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Jacqueline Monahan's Movie Reviews

American Sniper |Bradley Cooper, Sienna Miller | Review

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Jacqueline  Monahan

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Jacqueline Monahan is an educator for the GEAR UP program at UNLV.
She is also an entertainment reporter for
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American Sniper |Bradley Cooper, Sienna Miller | Review

I have a confession to make.  I did not watch American Sniper.  I witnessed it, as if I were planted on the frontline of ambush/sniper/combat tactics as an embedded journalist.  

Director Clint Eastwood’s (Gran Torino, Changeling) taut, sometimes agonizing film is the true story of Chris Kyle (Bradley Cooper) the most lethal sniper in U.S. military history.  That last phrase is the subtitle of American Sniper, Kyle’s autobiography and Eastwood’s source material, adapted by Jason Hall in an impressive screenwriting debut.

Looking through Kyle’s eyes and rifle scope gives the viewer a sense of immediacy, of being let in on the split-second decisions that can mean instant death for one, but life for many others.  When that “one” is a child, the choice to shoot or stand down is especially compelling.  Kyle is told on several such occasions that it’s “his call.”

The story is told on two fronts, from rooftop sniper vantage points and mission assignments in Iraq to back home in Midlothian, Texas where reintegration to life with wife Taya (Sienna Miller) becomes a type of misfire that would be unthinkable in combat.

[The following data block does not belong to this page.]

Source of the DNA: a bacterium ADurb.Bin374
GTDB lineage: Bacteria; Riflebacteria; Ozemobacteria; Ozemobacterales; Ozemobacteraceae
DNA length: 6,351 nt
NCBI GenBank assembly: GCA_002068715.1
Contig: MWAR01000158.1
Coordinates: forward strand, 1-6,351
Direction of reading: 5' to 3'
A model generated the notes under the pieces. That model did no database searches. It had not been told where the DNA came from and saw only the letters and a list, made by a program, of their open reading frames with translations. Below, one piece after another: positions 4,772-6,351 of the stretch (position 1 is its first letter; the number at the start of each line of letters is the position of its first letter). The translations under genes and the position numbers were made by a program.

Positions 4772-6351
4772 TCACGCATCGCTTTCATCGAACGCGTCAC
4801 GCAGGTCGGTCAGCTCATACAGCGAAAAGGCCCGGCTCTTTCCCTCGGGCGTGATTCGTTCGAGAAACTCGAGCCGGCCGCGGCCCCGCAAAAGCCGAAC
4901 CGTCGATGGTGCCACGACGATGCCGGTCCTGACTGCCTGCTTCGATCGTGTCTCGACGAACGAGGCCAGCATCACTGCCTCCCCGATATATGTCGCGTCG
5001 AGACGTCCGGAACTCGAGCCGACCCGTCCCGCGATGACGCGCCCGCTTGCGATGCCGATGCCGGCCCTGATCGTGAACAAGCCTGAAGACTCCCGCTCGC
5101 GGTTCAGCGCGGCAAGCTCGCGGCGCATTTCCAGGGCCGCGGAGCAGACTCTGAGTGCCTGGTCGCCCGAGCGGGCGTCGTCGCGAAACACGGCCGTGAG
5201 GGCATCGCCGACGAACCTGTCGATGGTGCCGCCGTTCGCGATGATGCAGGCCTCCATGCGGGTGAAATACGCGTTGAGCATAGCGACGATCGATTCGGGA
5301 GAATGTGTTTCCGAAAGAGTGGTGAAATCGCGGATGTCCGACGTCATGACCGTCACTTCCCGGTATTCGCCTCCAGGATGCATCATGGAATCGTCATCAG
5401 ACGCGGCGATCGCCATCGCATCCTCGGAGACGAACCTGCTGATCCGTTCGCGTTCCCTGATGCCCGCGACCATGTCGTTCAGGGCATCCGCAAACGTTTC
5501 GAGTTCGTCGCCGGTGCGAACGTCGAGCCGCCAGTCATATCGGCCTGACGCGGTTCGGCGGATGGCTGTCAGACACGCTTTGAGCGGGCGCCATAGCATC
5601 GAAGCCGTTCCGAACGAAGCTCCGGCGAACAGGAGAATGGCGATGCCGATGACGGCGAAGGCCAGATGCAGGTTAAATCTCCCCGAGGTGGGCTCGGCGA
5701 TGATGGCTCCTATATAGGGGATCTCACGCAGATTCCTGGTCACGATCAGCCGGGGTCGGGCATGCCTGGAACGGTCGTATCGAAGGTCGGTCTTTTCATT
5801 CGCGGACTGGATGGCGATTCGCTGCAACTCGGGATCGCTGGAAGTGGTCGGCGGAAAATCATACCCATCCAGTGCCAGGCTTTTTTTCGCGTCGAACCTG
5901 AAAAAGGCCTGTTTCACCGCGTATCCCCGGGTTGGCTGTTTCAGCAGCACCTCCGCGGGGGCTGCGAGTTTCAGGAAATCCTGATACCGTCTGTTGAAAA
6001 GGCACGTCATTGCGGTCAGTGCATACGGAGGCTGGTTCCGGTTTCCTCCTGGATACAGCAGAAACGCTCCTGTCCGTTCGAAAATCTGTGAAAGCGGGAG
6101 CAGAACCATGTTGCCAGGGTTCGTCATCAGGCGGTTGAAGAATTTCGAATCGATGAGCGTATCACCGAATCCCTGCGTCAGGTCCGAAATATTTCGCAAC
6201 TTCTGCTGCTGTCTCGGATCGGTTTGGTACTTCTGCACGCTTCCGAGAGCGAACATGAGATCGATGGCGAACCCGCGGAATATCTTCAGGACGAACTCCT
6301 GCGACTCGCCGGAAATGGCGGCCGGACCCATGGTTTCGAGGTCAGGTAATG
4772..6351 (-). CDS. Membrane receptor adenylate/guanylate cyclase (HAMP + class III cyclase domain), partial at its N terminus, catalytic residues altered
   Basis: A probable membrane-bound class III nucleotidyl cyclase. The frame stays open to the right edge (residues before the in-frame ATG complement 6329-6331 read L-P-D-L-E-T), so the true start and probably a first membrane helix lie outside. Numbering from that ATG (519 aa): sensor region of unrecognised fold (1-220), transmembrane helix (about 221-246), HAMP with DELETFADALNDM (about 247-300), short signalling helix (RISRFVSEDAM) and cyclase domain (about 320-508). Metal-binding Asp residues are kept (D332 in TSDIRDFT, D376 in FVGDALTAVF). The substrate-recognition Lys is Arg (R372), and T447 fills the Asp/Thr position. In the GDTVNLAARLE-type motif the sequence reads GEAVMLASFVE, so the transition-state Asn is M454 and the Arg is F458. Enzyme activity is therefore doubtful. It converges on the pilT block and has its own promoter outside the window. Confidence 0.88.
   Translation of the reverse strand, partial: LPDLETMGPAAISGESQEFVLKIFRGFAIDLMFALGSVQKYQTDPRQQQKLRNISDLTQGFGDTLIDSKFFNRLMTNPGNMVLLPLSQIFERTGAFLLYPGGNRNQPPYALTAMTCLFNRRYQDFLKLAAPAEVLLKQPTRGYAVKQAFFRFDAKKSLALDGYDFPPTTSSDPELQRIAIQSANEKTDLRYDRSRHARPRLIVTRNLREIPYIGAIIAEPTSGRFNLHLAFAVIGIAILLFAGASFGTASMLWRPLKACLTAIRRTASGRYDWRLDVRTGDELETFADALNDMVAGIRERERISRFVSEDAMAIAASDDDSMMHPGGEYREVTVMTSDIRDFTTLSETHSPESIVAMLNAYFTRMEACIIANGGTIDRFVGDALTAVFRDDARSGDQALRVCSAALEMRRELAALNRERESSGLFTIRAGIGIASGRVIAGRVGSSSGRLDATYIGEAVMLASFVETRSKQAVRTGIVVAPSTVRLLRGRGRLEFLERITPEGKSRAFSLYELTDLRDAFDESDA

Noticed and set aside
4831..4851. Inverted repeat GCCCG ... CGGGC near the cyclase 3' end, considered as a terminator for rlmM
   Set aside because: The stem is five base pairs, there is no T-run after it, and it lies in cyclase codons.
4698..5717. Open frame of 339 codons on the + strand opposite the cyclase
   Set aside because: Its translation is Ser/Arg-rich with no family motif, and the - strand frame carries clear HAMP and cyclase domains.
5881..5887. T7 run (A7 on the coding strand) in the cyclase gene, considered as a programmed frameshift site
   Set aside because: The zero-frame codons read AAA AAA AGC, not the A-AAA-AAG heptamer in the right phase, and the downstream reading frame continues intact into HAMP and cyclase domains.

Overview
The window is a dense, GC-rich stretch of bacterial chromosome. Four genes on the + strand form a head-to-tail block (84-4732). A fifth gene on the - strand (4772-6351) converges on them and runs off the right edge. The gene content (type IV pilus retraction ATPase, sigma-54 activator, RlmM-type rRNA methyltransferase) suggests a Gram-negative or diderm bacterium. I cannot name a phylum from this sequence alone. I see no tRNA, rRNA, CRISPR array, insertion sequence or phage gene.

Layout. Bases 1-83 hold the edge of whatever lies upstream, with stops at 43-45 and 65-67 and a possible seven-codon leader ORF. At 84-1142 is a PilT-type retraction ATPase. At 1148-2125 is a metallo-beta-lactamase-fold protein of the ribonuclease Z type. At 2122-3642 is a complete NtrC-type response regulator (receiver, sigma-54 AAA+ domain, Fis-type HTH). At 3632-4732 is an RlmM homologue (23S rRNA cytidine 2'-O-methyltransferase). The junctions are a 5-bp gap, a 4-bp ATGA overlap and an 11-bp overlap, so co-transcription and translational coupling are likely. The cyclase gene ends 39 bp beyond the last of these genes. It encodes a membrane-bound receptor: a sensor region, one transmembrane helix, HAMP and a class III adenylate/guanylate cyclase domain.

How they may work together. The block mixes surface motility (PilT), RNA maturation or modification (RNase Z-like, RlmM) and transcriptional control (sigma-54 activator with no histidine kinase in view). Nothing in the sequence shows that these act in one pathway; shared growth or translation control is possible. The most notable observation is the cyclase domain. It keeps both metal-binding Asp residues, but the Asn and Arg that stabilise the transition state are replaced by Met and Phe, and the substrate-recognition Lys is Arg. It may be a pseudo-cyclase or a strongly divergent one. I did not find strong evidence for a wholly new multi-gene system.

Kyle’s four tours in Iraq earn him the nickname Legend for his 160 confirmed kills (there were many more, but only witnessed kills can be confirmed).  Tall and imposing (Cooper gained 40 pounds for the role) Kyle seems to be a well-adjusted, even affable human weapon for the SEALs, returning to Iraq over his wife’s protests, leaving his two young children behind each time.

After the multiple tours take a toll on his state of mind,  Kyle finds meaningful work in helping veterans with PTSD (post traumatic stress disorder) finally admitting, never in words, that he suffers from it himself.  That work leads to an ironic denouement that would amount to a spoiler if recounted here.

Cooper’s ability to transform Kyle’s external trauma into internal turmoil is done almost exclusively with his eyes.  They pick off targets; they show bewilderment.  They find deadly weapons in children’s hands; they silently scream when he won’t, proclaiming invisible wounds that confirm that war remains inside the warrior even after the last bullet leaves the gun.  They watch a television that is not even on, hearing explosions and filled with a stunned anxiety.

Miller’s scenes offer a “normal” counterpart to life in a war zone, even when that war silently invades the home front as well.  She voices a not-so-quiet desperation in her quest to get Kyle to “be a human again.”

One of Kyle’s definitive lines is spoken early in the film, after his grueling SEALs training is over and before he’s deployed.  Meeting Taya for the first time in a bar, she dismisses him initially as self-centered once she finds out that he is one of the Navy’s elite.  With genuine curiosity he replies, “Why would you say I’m self-centered?  I’d lay down my life for my country.”  Cooper’s Texas-accented delivery does indeed lay the foundation for understanding Kyle’s unwavering call to duty.

A disabled Purple Heart recipient (Iraq and Afghanistan) attending the screening proclaimed the depiction of tactical maneuvers and raids as “accurate.”  High praise, indeed, for Eastwood, Cooper, and Hall.  All three have been nominated for Academy Awards.

Worthy of a salute, don’t you think?  Eastwood lets you make the call.


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